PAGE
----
The Urdu Press: Kerala floods

Akhbar-e-Mashriq has pointed to the statement of Kerala Chief Minister Pinarayi Vijayan, “The Disaster Management Plan prepared by the Centre in 2016 has a provision about accepting voluntary help from other countries.”

Updated: August 31, 2018 12:40:42 am
Kerala floods, Kerala rain An aerial view shows partially submerged road at a flooded area in Kerala. (Source: Reuters/File)

Amidst reports of the worst floods in a century in Kerala, controversies have arisen with regard to the acceptance of relief from foreign countries like the United Arab Emirates. A Ministry of External Affairs’ statement talked about the country’s resolve to use its own resources to meet the requirements of relief and resettlement of the victims rather than accept aid from a foreign country. Akhbar-e-Mashriq, in its editorial on August 24, notes: “The governments of Qatar, Maldives and Thailand have said that they will help Kerala deal with the crisis. The government of United Arab Emirates has been exceptionally generous by offering an aid of Rs 700 core. The offer is especially significant given that the Government of India has offered an aid of only Rs 600 crore to the flood hit state… In this hour of crisis, the country should not show false pride and accept aid from wherever it comes.”

The newspaper has also pointed to the statement of Kerala Chief Minister Pinarayi Vijayan, “The Disaster Management Plan prepared by the Centre in 2016 has a provision about accepting voluntary help from other countries.” It has also quoted the Kerala finance minister’s statement that if the Centre does not want to accept aid from a foreign country, it should give the state Rs 700 crore from its own coffers.

Munsif’s editorial of August 24 notes, “Unfortunately, there are some people in the country who are using this terrible disaster as a ruse to discriminate between different sections of the society.” The paper has talked of people who are describing the disaster in Kerala as a curse on them for eating beef. Others have said that the people of the state have been cursed “because women have been allowed entry into the Sabarimala temple. Such statements deserve severe condemnation,” the paper said.

Remembering Vajpayee

Rich tributes were paid to former Prime Minister, Atal Bihari Vajpayee. Describing his death as “end of an era,” Siasat, in its editorial on August 17, writes: “Even though Vajpayee had been part of the Jana Sangh and RSS, and later laid the foundation of BJP, he was much respected in Indian politics, even by those who differed with his views…He had the distinction of being asked by the then Prime Minister P M Narasimha Rao to represent India at an international conference on the issue of Kashmir, despite being in the Opposition… . During his tenure as prime minister he tried to solve the Kashmir issue. He gave the slogan of ‘insaniyat, jumhuriyat and Kashmiriat. But Vaypayee could not succeed in his efforts. He extended the hand of friendship with Pakistan and travelled to Lahore in a bus. But some forces foiled his attempt at the summit meeting in Agra that followed.”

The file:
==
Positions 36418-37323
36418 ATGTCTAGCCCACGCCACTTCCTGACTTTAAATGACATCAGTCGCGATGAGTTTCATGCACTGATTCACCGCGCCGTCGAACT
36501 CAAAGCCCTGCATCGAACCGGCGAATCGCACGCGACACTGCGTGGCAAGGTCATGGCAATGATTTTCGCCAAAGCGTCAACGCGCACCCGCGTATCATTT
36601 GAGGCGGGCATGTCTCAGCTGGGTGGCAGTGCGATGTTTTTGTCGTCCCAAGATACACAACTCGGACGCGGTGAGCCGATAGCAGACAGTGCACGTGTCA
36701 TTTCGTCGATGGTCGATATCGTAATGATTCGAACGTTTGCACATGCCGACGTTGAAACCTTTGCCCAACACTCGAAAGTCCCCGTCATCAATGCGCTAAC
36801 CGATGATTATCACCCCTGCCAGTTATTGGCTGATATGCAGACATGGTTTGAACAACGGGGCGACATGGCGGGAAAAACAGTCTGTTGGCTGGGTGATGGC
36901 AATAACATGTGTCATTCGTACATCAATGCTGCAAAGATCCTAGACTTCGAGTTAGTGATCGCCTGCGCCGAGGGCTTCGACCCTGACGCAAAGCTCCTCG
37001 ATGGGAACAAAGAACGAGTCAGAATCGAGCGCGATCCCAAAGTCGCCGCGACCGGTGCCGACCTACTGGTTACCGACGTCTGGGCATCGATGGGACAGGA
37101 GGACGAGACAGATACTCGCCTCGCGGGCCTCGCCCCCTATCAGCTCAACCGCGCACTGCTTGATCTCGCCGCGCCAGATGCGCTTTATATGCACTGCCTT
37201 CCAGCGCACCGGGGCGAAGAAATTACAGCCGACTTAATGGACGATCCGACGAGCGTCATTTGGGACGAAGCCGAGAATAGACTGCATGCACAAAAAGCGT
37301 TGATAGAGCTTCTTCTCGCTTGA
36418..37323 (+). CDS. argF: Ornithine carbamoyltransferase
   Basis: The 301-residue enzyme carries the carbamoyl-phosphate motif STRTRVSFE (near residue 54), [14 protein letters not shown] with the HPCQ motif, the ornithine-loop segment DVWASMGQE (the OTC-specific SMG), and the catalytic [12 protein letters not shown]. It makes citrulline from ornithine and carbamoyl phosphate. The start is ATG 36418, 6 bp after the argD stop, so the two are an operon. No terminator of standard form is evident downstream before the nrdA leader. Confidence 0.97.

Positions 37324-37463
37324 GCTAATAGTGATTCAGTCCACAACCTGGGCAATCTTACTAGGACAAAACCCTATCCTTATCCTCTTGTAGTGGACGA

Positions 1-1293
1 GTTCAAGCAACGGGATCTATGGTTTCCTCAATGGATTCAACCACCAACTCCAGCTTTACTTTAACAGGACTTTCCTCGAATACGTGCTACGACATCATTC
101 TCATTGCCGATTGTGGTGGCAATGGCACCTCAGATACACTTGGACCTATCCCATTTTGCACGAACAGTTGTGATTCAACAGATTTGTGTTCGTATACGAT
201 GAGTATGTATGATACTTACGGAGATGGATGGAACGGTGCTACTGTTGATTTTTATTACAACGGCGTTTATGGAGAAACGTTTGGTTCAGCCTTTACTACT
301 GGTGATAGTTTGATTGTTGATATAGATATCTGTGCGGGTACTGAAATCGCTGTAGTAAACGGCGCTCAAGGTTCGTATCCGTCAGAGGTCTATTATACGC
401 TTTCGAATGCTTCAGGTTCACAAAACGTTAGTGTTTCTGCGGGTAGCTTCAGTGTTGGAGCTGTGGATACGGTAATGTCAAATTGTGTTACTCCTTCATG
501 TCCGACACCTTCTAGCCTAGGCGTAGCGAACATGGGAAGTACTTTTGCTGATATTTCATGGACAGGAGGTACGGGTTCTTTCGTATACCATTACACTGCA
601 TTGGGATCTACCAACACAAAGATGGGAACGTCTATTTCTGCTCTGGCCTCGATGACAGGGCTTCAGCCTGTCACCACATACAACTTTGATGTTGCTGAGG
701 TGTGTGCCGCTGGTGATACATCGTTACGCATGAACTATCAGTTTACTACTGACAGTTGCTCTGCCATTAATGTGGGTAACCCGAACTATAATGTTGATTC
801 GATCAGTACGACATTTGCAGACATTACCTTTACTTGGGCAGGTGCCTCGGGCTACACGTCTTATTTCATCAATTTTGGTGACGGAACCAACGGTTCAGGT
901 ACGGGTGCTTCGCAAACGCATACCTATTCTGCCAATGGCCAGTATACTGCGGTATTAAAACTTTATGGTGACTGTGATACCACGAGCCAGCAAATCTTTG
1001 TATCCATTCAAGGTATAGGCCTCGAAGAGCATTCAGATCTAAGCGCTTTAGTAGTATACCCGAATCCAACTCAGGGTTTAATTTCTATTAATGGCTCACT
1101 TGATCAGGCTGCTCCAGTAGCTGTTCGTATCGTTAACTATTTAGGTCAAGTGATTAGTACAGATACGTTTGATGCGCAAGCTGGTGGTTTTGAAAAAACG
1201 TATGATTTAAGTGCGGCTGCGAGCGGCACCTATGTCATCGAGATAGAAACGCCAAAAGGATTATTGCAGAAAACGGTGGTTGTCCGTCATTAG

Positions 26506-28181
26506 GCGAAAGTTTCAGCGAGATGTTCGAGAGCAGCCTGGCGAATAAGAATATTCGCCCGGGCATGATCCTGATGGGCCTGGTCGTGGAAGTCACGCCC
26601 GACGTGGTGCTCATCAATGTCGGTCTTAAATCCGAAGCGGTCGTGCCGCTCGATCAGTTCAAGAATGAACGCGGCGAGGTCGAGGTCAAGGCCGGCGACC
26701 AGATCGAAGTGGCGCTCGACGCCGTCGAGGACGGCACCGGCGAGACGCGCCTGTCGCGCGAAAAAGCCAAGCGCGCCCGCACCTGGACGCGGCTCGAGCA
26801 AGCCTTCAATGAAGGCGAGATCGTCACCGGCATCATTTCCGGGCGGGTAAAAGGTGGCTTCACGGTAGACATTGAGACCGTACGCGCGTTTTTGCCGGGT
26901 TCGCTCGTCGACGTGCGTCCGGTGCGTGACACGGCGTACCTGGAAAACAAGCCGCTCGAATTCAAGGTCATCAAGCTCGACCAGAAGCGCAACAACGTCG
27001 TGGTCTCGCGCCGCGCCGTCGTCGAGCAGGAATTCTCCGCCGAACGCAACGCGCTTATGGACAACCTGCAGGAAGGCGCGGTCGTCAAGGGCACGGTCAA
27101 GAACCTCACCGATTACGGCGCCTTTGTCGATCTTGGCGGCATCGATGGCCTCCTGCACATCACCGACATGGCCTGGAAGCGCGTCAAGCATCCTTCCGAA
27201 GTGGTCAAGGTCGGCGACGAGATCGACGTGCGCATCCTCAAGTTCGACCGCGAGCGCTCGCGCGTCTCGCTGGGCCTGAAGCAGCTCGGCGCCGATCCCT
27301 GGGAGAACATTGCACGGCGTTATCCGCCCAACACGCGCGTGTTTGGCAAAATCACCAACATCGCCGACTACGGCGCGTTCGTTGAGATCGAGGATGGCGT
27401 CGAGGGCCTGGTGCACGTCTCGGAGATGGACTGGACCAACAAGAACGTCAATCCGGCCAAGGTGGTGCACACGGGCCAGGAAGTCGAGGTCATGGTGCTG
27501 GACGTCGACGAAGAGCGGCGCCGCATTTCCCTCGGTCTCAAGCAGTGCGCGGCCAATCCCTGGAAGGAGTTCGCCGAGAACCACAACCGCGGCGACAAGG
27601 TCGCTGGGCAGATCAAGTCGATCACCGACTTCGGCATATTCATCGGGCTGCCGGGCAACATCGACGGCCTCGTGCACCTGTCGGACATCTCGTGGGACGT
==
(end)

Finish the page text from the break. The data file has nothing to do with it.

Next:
Munsif, in its editorial on August 18, writes, “Vajpayee was probably the only politician of the present era whom no one hated. It was because of his moderate personality that the National Democratic Alliance could be formed… . After the anti-Muslim riots of 2002 in Gujarat, he had advised the state’s Chief Minister Narendra Modi to follow Raj Dharma.”

Sahafat, in its editorial on August 20, writes: “Five personalities — Mahatma Gandhi, BR Ambedkar, Sardar Patel, Syama Prasad Mookherjee and Deen Dayal Upadhyaya — have repeatedly come in for praise by Prime Minister Narendra Modi. The name of Atal Bihari Vajpayee has never figured in the list of those who were praised by him — except perhaps for a a few stray mentions. Among the various welfare programmes, only one — Atal Pension Scheme — has been named after him… .Modi often says that no significant work has been done in the last 70 years. These, obviously, include the six years when Vajpayee was the prime minister. No compliments have been paid by Modi for the work in that period of time.”

1984 debate

Commenting on Congress President Rahul Gandhi’s statement in London about the non-involvement of Congress in the anti-Sikh riots of 1984, Akhbar-e-Mashriq’s editorial of August 27 notes: “The Congress having had no hand in the massacre of Sikhs is an extremely bewildering revelation…In 2005, the then PM Manmohan Singh apologised to the Sikh community for the killings in Parliament. Sonia Gandhi too has, on many occasions apologised, to the Sikh community for that horrendous episode… .The Nanavati Commission that inquired into the anti-Sikh riots held Jagdish Tytler, Sajjan Kumar, Kamal Nath and HKL Bhagat responsible for the killings… .”

Hamara Samaj, in an editorial on the same day, writes: “Former Union Home Minister P Chidambaram has given a clean chit to Rahul Gandhi and said that Rahul Gandhi was only 13-14 years old in 1984 and those riots cannot in any way be linked with him…Rahul Gandhi was indeed very young at that time, but his statement that the Congress had no role in the killings cannot be digested. No one can forget that the then PM Rajiv Gandhi had said after the killing of Indira Gandhi by her Sikh guards, that “when a big tree falls, the earth shakes”. This could be seen as a trigger for what followed. It is true that Rahul Gandhi was very young at that time. But to say that the Congress was not responsible for the killings is a white lie.”

Compiled by Seema Chishti

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